Nishimura et al. also proposed a TTS model for dialogue speech. Their approach combined context information from both the text and audio, though the contribution of each modality was not analysed. While they explored various additions to the model, we were most interested in their idea to fine-tune a wav2vec 2.0 model for their prosody prediction task. Unfortunately, their model performed better when trained from scratch. This may be due to their choice of pre-trained model, we hope that pre-training for prosody prediction can be useful if the self-supervised pre-training loss is designed with prosody in mind.
The last three papers were all from the TTS team at Amazon, all working on expressive speech. Makarov et al. incorporated and studied three design choices in a TTS model: training with multiple speakers, using large language models, and providing wider context. We believe that this is the first work to successfully improve TTS by using BERT directly for acoustic modelling (i.e. as input to the acoustic decoder), previous approaches have used language models specifically for prosody modelling. In addition, this is the first paper to show such successful results by incorporating wider context! They also performed analysis of the impact on duration prediction, finding that BERT does not improve phone duration prediction, but it does improve pause prediction.
The next paper, from Karlapati et al., extends CopyCat, a voice conversion model. In CopyCat2, they learn to predict prosody using a pre-trained BERT model, this means the model is also capable of TTS. They demonstrate that CopyCat2 is able to improve speaker similarity for voice conversion compared to CopyCat, suggesting that the word-level prosody representation enables better speaker disentanglement compared to using 16-frame windows. They also show that CopyCat2 has higher naturalness than Kathaka, a TTS model with a sentence-level prosody representation. This suggests that a word-level prosody representation has higher capacity and is still predictable.
And our final instalment from Amazon on prosody comes from Abbas et al. They look at improving duration prediction (including pause placement) using a BERT model and two different modelling approaches. In their first model, phrase breaks are predicted using BERT, this prediction is used to help drive duration prediction. Their second model, Cauliflow, is a normalising flow duration model. Here, they represent phrase-break information as “pause rate” but don’t directly supervise with a phrase-break loss. Cauliflow uses the same inputs as their first approach (including BERT) with the addition of pause rate and speaking rate. For human-in-the-loop control, pause rate should be easier to operate compared to placing phrase breaks. Finally, they show that a model without phrase-break supervision incorrectly captures a uni-modal duration distribution, while both of their models capture a duration distribution more similar to human speech.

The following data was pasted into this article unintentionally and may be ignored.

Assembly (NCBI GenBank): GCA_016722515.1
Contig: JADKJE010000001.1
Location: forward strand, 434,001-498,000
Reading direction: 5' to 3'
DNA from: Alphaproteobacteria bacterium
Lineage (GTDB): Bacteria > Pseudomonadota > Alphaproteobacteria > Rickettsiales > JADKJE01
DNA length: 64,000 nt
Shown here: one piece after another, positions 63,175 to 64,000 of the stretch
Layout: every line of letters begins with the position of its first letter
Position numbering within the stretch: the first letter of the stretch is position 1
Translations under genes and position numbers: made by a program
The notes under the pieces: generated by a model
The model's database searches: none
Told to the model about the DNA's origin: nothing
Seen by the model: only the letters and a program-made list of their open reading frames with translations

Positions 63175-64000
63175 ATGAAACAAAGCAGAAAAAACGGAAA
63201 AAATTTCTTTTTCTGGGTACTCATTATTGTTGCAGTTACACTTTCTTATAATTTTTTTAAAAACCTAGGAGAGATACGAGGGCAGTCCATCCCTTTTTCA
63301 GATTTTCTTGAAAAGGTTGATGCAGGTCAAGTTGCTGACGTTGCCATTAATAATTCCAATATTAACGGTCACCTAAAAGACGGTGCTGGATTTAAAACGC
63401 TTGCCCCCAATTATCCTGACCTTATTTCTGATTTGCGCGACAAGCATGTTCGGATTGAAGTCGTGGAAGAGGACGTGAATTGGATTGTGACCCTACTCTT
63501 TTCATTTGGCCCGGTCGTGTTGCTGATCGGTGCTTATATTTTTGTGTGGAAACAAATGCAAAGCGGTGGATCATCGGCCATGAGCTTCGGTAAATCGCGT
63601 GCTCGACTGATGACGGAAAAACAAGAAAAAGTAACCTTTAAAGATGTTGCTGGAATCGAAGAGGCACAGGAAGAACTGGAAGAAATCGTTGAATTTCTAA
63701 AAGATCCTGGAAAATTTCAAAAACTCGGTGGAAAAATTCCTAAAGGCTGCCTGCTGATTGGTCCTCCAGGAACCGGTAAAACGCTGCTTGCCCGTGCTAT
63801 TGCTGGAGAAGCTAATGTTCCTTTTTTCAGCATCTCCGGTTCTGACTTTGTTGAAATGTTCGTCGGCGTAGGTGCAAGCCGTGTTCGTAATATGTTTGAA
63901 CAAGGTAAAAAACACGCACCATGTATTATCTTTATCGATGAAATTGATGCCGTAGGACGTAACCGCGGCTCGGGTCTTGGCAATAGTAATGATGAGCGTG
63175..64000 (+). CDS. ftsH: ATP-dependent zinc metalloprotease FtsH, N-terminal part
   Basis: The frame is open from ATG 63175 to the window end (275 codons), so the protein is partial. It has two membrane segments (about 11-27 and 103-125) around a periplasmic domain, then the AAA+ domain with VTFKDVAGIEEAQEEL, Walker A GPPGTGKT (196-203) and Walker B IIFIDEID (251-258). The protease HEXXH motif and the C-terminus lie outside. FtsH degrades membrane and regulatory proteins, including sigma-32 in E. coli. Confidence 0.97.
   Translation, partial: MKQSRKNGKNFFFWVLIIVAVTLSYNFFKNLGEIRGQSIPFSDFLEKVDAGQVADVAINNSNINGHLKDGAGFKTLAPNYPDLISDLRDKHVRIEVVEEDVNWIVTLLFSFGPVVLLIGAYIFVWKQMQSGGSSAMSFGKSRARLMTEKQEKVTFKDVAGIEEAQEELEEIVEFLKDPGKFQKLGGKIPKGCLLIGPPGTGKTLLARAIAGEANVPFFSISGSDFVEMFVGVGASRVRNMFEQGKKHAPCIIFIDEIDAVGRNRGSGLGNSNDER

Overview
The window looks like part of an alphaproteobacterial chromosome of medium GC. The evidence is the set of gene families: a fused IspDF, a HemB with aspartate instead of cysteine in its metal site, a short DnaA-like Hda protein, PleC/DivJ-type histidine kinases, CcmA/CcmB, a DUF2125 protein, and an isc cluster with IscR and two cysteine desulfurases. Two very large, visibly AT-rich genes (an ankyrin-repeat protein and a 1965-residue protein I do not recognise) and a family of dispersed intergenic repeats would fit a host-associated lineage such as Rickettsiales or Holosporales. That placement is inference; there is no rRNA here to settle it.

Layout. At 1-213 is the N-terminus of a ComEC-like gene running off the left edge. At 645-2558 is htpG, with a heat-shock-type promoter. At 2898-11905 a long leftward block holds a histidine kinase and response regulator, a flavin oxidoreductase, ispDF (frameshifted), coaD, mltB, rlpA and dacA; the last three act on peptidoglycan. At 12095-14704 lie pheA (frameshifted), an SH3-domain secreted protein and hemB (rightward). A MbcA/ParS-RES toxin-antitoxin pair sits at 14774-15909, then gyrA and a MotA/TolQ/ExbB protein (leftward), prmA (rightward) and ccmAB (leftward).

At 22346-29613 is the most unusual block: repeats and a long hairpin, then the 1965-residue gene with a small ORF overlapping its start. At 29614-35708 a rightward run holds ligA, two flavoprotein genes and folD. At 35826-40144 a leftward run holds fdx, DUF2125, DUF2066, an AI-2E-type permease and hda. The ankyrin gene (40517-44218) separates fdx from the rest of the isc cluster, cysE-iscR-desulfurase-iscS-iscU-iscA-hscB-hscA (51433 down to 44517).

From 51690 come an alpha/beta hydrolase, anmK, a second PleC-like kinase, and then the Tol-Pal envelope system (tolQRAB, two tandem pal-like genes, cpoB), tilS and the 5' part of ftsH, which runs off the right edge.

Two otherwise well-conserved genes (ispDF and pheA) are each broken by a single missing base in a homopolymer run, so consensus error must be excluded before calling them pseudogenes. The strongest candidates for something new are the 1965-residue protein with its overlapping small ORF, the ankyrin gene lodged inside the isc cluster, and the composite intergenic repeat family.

Improving specific styles
Another promising approach to improving the utility of TTS models is to introduce new data specifically for a given use case. O’Mahony et al. demonstrate this for conversational style speech. As discussed above, they compare a model trained on LJ Speech with a model trained on a data mix, including 15h of conversational question and answer data. This new data was filtered from the Spotify podcast dataset and consists of about 15,000 speakers. They found that the datamix model improved performance on question prosody. However, answers were unaffected. This is unsurprising as in this paper TTS was performed on isolated sentences, meaning answers could not be delivered appropriately to the question context. The breakdown by questions and answers is an excellent demonstration of how to provide more insight about our models. We look forward to seeing further work on this question-answer dataset.
Zaïdi et al. propose a FastPitch-like model with a reference encoder that can adjust prosody and acoustic predictions. Their paper focuses on their model’s ability to achieve prosody transfer across text and uses LJ Speech, 5 neutral speakers, and 7 speakers with highly expressive performances. Through the lens of improving specific styles, we were curious about how the non-expressive speakers performed. From their samples page, we can hear that expressive speakers 1 and 2 produce a style more closely matching the characteristics of the reference compared to the non-expressive speakers. Interestingly, we thought speaker 3 had less expressive range than the other expressive speakers, and we thought LJ Speech had slightly more range than the non-expressive speakers. This suggests that, at least for this model, the capability to produce new styles is limited by the speaker’s data, which lines up with observations from our Ctrl-P model as well.
The final paper (also discussed above) provides a potential solution to this: collect a small amount of expressive speech for a single speaker and augment the speaker’s data using voice conversion (VC). Comini et al. applies this approach to low-resource expressive TTS and demonstrates results for several languages. Their F0-conditioned VC model is used to keep the target speaker’s prosody independent from the source speaker’s prosody. The F0 values are predicted by a model fine-tuned on the expressive data. In a MUSHRA test, their use of F0-conditioned VC significantly improves naturalness for 5 out of 9 speakers. Unfortunately, we can’t comment on how well this works for improving the conversational style as no results were presented on the faithfulness of the synthesised style, and no baselines using non-augmented data were presented.
Thanks to everyone who presented at Interspeech, it was great to attend the conference in person and we’re looking forward to the next one! Look out for us next time and come say hi. And if you’re interested in working with us take a look through our open roles!